You Can Now Access These iCloud Web Apps Directly from Your iPhone

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Apple has long provided a web interface to allow users to access their iCloud data from a desktop browser simply by logging into the website, which provides web-based apps for everything from Mail, Contacts, and Calendars to Photos, Pages, Numbers, and Keynote.

It’s a handy way to get at your data from a computer — especially when you’re using a Windows PC at work, or even a friend or colleague’s Mac — but Apple has traditionally prevented users from taking advantage of the web-based interface on the iPhone or even the iPad, which instead would just push them back to mostly using the native apps already installed on their iOS devices.

Perhaps even worse, because of this lack of mobile access, Android users were left completely out in the cold, so even if they used iCloud with an iPad, or simply had a secondary smartphone for work purposes, most of what they could find in iCloud remained inaccessible from the Android side without resorting to a much more cumbersome desktop browser view.

However, now it looks like Apple is quietly rolling out a wider mobile interface for, and as discovered by News Landed, it currently offers access to Photos, Notes, Reminders, and Find iPhone, which can be used on the iPhone and iPad as well as on Android devices, although the report notes a few limitations on the Android side of things.

While it’s unclear if more apps may be coming to the mobile interface, Apple is presumably starting with these four as they’re the most likely to be useful on the go that also conspicuously lack the ability to sync with Android devices. While Mail, Calendar, and Contacts can all be set up using standard IMAP, CalDAV, and CardDAV protocols, support for Reminders via CalDAV can be trickier, and there’s simply no open protocol to sync iCloud Notes or Photos with anything other than Apple’s own corresponding apps for iOS and macOS.

The New Mobile Web Apps

According to News Landed, Apple’s web-based Notes app works perfectly on iOS, while on Android’s Chrome browser (and possibly in Chrome on iOS), there are still a few features that don’t quite work as expected. The article chalks these up to being bugs, rather than deliberate restrictions, and it’s entirely possible Apple is still working on it.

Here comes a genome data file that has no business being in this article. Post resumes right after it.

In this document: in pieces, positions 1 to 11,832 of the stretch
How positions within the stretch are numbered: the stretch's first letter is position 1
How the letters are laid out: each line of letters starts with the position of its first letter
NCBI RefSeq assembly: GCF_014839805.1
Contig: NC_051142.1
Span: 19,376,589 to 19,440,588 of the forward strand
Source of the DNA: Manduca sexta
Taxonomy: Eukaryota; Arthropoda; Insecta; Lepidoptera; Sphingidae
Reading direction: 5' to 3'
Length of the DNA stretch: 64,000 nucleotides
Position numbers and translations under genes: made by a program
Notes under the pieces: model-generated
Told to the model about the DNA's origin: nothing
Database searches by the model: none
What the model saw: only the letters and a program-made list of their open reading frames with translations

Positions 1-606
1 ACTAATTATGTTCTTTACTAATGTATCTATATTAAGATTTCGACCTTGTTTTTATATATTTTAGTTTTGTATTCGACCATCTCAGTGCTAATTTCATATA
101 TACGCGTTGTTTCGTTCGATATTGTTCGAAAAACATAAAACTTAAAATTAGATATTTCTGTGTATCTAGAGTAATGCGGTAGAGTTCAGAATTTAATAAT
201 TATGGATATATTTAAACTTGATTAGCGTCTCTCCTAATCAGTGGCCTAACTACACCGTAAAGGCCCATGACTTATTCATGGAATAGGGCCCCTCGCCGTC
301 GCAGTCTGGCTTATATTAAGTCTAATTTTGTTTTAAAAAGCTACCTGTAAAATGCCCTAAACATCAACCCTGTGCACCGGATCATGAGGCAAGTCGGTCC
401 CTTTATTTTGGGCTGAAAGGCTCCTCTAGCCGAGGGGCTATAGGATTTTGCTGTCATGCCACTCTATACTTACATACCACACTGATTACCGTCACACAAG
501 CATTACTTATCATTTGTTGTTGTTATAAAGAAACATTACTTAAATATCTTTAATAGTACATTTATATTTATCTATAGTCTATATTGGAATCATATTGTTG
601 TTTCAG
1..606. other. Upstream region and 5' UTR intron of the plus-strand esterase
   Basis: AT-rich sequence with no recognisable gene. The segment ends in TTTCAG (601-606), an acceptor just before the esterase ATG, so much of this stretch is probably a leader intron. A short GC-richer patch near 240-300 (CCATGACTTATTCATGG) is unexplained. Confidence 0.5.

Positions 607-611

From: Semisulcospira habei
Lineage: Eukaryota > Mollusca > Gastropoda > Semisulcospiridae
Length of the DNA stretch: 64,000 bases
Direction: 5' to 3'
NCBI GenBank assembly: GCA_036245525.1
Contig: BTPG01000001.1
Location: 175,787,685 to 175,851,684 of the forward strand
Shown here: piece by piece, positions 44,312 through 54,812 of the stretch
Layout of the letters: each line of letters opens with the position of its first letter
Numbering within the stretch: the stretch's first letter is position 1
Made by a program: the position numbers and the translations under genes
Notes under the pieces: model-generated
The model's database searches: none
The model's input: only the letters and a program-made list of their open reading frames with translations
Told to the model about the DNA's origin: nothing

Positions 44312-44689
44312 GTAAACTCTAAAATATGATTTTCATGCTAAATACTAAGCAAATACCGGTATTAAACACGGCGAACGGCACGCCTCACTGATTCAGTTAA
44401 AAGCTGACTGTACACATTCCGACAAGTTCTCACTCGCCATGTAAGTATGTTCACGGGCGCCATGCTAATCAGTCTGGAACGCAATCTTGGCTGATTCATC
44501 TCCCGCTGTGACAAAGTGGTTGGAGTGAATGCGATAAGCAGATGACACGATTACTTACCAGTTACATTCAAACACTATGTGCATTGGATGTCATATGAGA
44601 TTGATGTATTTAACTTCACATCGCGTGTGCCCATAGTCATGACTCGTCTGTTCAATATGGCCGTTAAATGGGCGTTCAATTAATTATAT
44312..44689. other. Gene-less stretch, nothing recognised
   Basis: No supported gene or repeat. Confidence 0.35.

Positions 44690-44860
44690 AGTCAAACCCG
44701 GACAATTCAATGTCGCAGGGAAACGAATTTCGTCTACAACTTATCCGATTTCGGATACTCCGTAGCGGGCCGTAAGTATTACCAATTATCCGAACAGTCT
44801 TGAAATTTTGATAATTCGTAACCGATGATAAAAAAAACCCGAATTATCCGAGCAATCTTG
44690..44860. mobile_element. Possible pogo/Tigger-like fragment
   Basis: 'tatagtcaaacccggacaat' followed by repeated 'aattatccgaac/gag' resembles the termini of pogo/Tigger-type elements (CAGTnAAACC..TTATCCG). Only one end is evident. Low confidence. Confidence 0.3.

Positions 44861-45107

The Reminders and Photos apps on the other hand worked exactly as expected on both platforms. While the report noted that Reminders doesn’t allow new lists to be created, this isn’t unique to the mobile app, but is rather an odd limitation of the Reminders app that exists even in a desktop browser.

The Photos app seems to have been done particularly well, letting users view their entire iCloud Photo Library, as well as deleting photos, liking photos, and downloading photos. Live Photos can also be viewed in the browser, even on Android devices. Unfortunately, there’s still one glaring omission here, and that’s the ability to upload photos from Android devices, although that could still be coming.

Find My iPhone works much like it did before, allowing users to sign in and locate any devices associated with their Apple ID. While iOS 13 has renamed this app to Find My and rolled in the features from the older Find My Friends app, hasn’t yet caught up to this in general — even the desktop interface still shows two separate apps rather than the unified one found in iOS 13. The mobile version of doesn’t provide access to Find My Friends at all, but the support for Find My iPhone should allow a friend or family member to more easily borrow somebody’s device in the event that their own has gone missing.

Apple hasn’t officially announced any of these new web apps, so this could just be the first step in a larger plan, but for now at least, it seems that you’ll have another way of quickly checking and updating at least some of your iCloud information when you don’t have your own iPhone, iPad, or Mac handy.

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